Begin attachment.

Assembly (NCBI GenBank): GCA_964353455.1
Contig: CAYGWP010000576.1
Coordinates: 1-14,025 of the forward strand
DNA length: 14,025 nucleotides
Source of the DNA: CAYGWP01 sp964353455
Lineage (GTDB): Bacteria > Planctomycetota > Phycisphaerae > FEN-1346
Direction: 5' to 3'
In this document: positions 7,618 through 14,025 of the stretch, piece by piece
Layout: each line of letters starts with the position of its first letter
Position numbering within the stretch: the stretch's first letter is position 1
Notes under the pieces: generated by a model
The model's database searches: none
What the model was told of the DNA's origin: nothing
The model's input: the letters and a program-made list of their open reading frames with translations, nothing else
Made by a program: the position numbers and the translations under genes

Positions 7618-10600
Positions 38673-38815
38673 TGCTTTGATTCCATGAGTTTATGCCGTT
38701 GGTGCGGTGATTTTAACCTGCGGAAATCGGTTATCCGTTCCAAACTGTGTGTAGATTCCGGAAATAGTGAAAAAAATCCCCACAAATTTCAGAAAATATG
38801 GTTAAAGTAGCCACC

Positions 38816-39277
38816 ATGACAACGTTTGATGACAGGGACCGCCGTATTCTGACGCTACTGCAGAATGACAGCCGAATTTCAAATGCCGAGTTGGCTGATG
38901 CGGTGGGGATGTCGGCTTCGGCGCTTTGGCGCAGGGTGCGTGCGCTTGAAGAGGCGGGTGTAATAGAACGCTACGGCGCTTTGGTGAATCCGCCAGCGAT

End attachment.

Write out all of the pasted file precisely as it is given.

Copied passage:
Assembly (NCBI GenBank): GCA_964353455.1
Contig: CAYGWP010000576.1
Coordinates: 1-14,025 of the forward strand
DNA length: 14,025 nucleotides
Source of the DNA: CAYGWP01 sp964353455
Lineage (GTDB): Bacteria > Planctomycetota > Phycisphaerae > FEN-1346
Direction: 5' to 3'
In this document: positions 7,618 through 14,025 of the stretch, piece by piece
Layout: each line of letters starts with the position of its first letter
Position numbering within the stretch: the stretch's first letter is position 1
Notes under the pieces: generated by a model
The model's database searches: none
What the model was told of the DNA's origin: nothing
The model's input: the letters and a program-made list of their open reading frames with translations, nothing else
Made by a program: the position numbers and the translations under genes

Positions 7618-10600
Positions 38673-38815
38673 TGCTTTGATTCCATGAGTTTATGCCGTT
38701 GGTGCGGTGATTTTAACCTGCGGAAATCGGTTATCCGTTCCAAACTGTGTGTAGATTCCGGAAATAGTGAAAAAAATCCCCACAAATTTCAGAAAATATG
38801 GTTAAAGTAGCCACC

Positions 38816-39277
38816 ATGACAACGTTTGATGACAGGGACCGCCGTATTCTGACGCTACTGCAGAATGACAGCCGAATTTCAAATGCCGAGTTGGCTGATG
38901 CGGTGGGGATGTCGGCTTCGGCGCTTTGGCGCAGGGTGCGTGCGCTTGAAGAGGCGGGTGTAATAGAACGCTACGGCGCTTTGGTGAATCCGCCAGCGAT